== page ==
Lisbon Lemon Trees Potted

wineman73February 28, 2012

Last year I purchased 2 potted Lisbon lemon trees

From duarte nurseries. They were potted in 1 gallon pots.

I transfered them to larger pots and fertilized monthly with Espoma citrus. They flowered, fruit appeared and then all fell off.

I transfered them inside and placed them near a window. I still feed the the Espoma citrus monthly. All the leaves are a nice dark green. It has been growing fast so I trimmed back a few branches. They have also started blooming one has only one flower and the other has three large flowers. How do I get the trees to bloom more? Also, will it fruit this year? Is there any special fertilizers I can add. I occasionally feed it foxes liquid big bloom every other week. I have been thinking of using peter 25-5-15 fertilizer but can't find it any where near me or on the web. I am not sure if the espoma citrus has all the needed minerals and elements, does it? I water my plants every 4 days or so, give them about a liter of water each. The trees are healthy and green, just don't bloom. Any help would be appreciated. Will take a few pictures and post. Also I potted them in a mix I made myself basically mixing organic potting soil, course sand and perlite together. Its a very grimly soil probably made up of 40%the potting soil, 30% sand and 30%perlite perlite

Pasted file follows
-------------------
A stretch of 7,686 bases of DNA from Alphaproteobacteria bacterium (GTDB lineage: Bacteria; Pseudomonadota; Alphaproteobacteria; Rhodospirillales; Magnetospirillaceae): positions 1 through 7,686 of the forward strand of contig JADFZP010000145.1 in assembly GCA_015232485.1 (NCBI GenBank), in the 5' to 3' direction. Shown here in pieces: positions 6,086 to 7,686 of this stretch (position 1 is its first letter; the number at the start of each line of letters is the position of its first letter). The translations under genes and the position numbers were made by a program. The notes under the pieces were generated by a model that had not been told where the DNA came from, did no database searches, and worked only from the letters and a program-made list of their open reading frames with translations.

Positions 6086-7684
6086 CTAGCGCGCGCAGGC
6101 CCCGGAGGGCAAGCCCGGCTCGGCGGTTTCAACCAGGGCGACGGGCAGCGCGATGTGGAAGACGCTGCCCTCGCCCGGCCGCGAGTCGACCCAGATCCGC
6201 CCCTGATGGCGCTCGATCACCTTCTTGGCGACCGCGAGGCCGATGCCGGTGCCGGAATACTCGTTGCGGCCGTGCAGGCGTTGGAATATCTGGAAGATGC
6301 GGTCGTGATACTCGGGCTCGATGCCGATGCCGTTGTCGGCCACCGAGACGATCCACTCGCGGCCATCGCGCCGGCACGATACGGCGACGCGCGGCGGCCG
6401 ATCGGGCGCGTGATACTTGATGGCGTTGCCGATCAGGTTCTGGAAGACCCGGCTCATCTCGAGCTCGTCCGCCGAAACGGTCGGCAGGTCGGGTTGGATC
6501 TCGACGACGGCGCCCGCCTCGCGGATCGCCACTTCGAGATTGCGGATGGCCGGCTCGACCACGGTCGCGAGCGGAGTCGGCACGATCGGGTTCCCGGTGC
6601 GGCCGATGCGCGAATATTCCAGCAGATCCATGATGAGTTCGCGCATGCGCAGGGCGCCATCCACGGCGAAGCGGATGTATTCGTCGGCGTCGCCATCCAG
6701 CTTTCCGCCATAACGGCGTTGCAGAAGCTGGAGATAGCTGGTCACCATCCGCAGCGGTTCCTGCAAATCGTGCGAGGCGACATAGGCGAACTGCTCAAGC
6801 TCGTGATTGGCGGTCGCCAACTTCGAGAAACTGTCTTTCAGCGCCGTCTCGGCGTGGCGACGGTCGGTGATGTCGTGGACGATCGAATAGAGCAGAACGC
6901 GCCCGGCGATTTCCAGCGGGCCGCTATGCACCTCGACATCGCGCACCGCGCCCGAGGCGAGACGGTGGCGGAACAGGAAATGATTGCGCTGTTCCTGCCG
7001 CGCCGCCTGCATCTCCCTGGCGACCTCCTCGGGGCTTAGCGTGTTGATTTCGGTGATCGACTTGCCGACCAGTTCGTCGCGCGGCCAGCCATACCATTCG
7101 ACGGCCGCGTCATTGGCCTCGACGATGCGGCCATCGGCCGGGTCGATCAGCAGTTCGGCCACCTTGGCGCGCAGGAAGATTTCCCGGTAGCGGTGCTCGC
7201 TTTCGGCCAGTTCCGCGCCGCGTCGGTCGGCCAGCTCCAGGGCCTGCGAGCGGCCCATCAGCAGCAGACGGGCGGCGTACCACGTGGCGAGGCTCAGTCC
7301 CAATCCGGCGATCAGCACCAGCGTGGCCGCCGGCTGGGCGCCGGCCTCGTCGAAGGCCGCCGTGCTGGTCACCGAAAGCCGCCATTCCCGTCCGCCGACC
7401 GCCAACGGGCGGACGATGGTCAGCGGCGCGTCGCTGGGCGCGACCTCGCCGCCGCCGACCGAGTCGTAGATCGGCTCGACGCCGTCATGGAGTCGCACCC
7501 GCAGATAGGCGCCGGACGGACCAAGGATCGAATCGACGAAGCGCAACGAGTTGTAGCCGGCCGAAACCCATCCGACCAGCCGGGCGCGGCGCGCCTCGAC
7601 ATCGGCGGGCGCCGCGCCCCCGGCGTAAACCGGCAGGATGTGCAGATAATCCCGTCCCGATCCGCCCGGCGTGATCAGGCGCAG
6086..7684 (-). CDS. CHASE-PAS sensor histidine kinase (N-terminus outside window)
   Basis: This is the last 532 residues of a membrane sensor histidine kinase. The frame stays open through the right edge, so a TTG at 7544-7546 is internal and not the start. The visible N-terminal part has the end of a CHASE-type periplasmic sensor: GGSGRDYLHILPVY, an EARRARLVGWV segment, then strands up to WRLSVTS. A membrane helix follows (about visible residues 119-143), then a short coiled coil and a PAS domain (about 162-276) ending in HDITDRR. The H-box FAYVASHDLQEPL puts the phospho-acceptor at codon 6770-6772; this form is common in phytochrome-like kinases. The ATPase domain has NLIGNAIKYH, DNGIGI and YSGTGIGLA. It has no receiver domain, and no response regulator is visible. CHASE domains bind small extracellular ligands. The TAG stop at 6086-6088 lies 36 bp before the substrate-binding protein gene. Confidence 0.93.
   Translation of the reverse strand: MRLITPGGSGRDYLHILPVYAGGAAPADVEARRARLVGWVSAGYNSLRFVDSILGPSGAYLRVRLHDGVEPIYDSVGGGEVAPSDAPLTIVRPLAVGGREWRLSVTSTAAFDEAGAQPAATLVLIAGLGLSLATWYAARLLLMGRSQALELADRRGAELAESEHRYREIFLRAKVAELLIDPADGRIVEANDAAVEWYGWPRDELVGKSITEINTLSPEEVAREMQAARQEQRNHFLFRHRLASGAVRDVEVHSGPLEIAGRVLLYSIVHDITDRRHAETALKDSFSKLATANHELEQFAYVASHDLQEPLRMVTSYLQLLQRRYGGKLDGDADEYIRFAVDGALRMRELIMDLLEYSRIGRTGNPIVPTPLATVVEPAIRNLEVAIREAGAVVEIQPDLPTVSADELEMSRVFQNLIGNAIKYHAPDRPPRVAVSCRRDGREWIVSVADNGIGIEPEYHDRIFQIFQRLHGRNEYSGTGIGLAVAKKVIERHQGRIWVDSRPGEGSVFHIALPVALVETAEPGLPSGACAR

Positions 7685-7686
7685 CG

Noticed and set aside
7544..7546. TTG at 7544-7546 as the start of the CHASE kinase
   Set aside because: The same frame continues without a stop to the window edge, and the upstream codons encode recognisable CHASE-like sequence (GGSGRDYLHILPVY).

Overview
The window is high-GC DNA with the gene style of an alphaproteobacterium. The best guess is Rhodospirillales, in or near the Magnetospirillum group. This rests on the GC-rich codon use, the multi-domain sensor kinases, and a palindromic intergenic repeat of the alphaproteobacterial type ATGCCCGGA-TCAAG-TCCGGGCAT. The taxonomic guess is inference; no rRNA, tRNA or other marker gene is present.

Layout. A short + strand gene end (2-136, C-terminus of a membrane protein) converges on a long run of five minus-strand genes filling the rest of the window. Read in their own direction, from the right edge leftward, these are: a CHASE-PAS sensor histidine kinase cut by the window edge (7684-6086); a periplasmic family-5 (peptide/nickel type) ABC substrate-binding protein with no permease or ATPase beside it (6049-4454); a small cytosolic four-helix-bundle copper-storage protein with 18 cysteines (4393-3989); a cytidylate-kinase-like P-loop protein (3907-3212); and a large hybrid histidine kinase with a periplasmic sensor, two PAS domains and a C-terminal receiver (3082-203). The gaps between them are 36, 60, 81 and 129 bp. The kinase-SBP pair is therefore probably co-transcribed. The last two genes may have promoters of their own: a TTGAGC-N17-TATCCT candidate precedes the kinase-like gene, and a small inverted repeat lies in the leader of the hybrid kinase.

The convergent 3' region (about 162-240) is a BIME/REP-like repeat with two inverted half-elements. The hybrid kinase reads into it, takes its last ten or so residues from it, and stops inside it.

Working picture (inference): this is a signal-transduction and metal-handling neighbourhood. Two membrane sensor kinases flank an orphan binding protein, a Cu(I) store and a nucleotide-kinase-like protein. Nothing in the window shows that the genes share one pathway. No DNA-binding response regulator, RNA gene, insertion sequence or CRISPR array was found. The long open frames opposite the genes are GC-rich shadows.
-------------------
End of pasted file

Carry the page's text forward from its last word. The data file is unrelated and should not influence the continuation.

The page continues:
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johnmerr(11)

Patience is a Virtue...unfortunately not one often found in plant growers.
I think you are doing the right things; perhaps you are over fertilizing a bit, especially for a container tree... you could get a salt buildup which would first appear as brown tips on your leaves. Depending what rootstock they are on, Lisbons can take as long as 5 years to produce fruit; if yours are flowering, cut back a little on the Nitrogen, and after that just have patience.

    Bookmark   February 28, 2012 at 6:39PM
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TimSF(CA Z8B/Sunset17)

wineman73, I'm confused. Do you live in Massachusetts or Afghanistan (your 'Member Page' info says you live in the latter). To add to my confusion, I couldn't find a Duarte Nursery in MA, but did find one in CA. You'll get the best advise on this forum if we know your geographic location..

Tim

    Bookmark   February 28, 2012 at 10:15PM
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wineman73